Ride with the Pros in a challenging Gran Fondo in beautiful Asheville, North Carolina - Oct 27th
Welcome to Gran Fondo USA >> Top 10 Best Moments in Pro Cycling

Top 10 Best Moments in Pro Cycling

We celebrate some of the most amazing victories, ballzy breaks and acts of sheer spectacle from the Pro Peloton in 2017


10. Contador attacks at Paris-Nice

The 115km final stage of the 'Race to the Sun' started and finished in Nice. A break of five riders went away and other riders bridged across from the peloton to form a group of 22 riders that managed to create a gap of more than two minutes. During the climb of the Cote De Peille, Jarlinson Pantano attacked and took teammate Alberto Contador (Trek-Segafredo) with him. Yellow jesey leader Sergio Henao (Team Sky) tried unsuccessfully, to stay on his wheel.

During the descent, the duo were joined by 14 others including Diego Ulissi (UAE), Michael Matthews and Sam Oomen (Team Sunweb), Calmejane, De Gendt, and Sonny Colbrelli (Bahrein-Merida). Behind them a very desperate Henao and Team Sky tried to catch the front group and keep the overall victory within sight, but to no avail. During the final climb Contador, David de la Cruz (Quick-Step Floors) and Marc Soler (Movistar) attacked. The chasers led by an isolated Henao saw his lead disappear. Contador was in the virtual yellow jersey wearer with over 1 minute.

A desperate Henao fought back on the final 17km descent and managed to reduce the gap slowly down to 42 seconds then down to 30 seconds. Meanwhile Contador was struggling to time trial to the finish line. De la Cruz jumped Contador in the final kilometre and took the stage victory, denying the Spaniard the first place in the General Classification.

Sergio Henao took the overall victory by only two seconds.

Contador was clearly disappointed but lit up the race, attacked at gave it everything and nearly succeeded, another balzy attack by Contador.

VIDEO: 2017 Paris-Nice Stage 8 Final Kilometers


9. Vincenzo Nibali wins Il Lombardia

The last monument of the season was 247 kilometres long between Bergamo and Como, in Lombardy. Italian Vincenzo Nibali (Bahrain-Merida) soloed the last 10 kms ahead of Julian Alaphilippe and Gianni Moscon, to take his second victory at the race of the falling leaves, his 50th win.

Six riders established an early breakaway and created a gap of more than ten minutes to the peloton. Behind team Sky and Bahrain-Merida set the pace and caught the breakaway with around 60 kilmetres to go. Several attacks took place. Laurens De Plus took a wide curve and ended up going over guardrail. Four doctors attended the Quick-Step Floors rider, and it was confirmed that he didn't suffer serious injuries.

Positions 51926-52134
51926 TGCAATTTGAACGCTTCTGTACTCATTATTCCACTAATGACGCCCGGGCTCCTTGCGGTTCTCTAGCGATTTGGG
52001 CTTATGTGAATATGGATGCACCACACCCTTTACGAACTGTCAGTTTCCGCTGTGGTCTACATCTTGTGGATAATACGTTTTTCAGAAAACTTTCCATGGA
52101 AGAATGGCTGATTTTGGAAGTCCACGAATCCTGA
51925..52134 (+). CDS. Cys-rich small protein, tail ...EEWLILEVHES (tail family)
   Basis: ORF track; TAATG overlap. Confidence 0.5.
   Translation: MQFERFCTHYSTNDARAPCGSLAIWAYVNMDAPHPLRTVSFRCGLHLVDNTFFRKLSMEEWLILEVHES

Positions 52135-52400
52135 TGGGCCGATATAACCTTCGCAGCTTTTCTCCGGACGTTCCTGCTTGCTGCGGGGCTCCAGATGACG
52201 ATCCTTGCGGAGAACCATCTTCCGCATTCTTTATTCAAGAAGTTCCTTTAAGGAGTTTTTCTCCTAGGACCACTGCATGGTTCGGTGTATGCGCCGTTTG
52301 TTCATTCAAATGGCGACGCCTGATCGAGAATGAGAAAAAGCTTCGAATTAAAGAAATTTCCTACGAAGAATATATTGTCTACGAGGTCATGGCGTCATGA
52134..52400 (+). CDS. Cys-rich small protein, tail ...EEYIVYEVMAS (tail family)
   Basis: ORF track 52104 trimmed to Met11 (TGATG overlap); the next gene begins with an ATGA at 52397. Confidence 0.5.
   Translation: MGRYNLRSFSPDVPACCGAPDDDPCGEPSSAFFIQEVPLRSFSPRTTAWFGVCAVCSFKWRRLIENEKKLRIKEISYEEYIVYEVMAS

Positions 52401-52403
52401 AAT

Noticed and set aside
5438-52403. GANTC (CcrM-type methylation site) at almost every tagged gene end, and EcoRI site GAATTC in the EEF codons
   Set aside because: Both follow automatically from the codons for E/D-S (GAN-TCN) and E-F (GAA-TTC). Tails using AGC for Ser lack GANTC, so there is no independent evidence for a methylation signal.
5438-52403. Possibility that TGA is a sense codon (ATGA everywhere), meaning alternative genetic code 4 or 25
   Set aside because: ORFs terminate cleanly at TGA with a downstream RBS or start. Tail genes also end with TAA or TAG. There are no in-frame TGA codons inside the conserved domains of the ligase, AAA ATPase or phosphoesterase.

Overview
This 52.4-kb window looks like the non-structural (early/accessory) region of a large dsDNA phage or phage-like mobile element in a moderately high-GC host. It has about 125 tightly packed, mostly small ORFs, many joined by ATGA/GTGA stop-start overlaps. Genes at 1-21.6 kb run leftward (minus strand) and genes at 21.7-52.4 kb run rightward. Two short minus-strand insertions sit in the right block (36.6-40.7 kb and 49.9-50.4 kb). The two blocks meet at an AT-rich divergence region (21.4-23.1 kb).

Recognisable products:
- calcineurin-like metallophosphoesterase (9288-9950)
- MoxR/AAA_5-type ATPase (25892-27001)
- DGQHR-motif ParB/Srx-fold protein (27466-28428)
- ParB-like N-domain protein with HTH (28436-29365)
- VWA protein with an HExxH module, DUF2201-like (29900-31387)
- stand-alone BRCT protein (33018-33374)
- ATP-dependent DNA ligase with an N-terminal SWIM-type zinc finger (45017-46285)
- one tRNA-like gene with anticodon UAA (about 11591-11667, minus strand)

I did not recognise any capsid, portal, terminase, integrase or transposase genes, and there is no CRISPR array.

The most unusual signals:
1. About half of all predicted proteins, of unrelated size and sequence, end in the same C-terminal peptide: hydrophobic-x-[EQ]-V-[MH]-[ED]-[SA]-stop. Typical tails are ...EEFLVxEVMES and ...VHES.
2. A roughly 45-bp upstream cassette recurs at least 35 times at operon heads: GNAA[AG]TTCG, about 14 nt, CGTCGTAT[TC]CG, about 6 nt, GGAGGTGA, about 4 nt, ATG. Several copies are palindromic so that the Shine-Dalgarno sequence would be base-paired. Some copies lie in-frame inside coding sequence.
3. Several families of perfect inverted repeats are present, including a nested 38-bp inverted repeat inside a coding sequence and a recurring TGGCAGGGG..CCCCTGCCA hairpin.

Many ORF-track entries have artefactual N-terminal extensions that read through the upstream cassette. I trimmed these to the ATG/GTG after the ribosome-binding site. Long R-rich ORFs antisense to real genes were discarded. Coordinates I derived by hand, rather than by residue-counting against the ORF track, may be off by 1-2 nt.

After many attacks with 19 kms to go attacks were reeled in by the chasing peloton, "groupo compacto". Thibaut Pinot (FDJ) attacked and Vincenzo Nibali (Bahrain-Merida) bridged across, the pair rode away. On the descent of the penultimate climb, the Shark used his descending skills to create a gap on Pinot which he nevered closed.

Behind Rigoberto Uran chased the pair but couldn't close the gap and then was dropped on the final climb. Julian Alaphillipe (Quick-Step Floors) attacked to try to catch Nibali on the final descent, but the gap of 40 seconds was enough for Nibali to solo across the finish line and win his second victory at Lombardia. Behind, Alaphilippe finished second ahead of Gianni Moscon in third.

"It was a perfect day" , said Vincenzo "I was still better than two years ago and I think you have seen it. In the last flat part my speed was over 50 km / h and so it was not easy to come and catch me. For me, it was number 50 win and I wanted to point out at the finish line. I got a great support from my team - concludes - I had great physical condition from the end of the season, but everyone was looking to me as the favorite so it was not easy to win."

VIDEO: 2017 Il Lombardia Highlights

8. Philippe Gilbert solos to Tour of Flanders Victory

Philippe Gilbert returned to the Ronde van Vlaanderen for the first time in five years and in doing so he forever left his mark on the race which this year celebrated its 101st edition.

The Belgian Champion, who joined Quick-Step Floors at the end of last season, attacked with more than 50 kilometers to go, on the long and iconic Oude Kwaremont, leaving behind the group which emerged on another legendary climb, Muur-Kapelmuur, with 95 kilometers remaining, where Tom Boonen upped the tempo as they rode over the hill’s steepest climb, forcing a split which turned out to be decisive.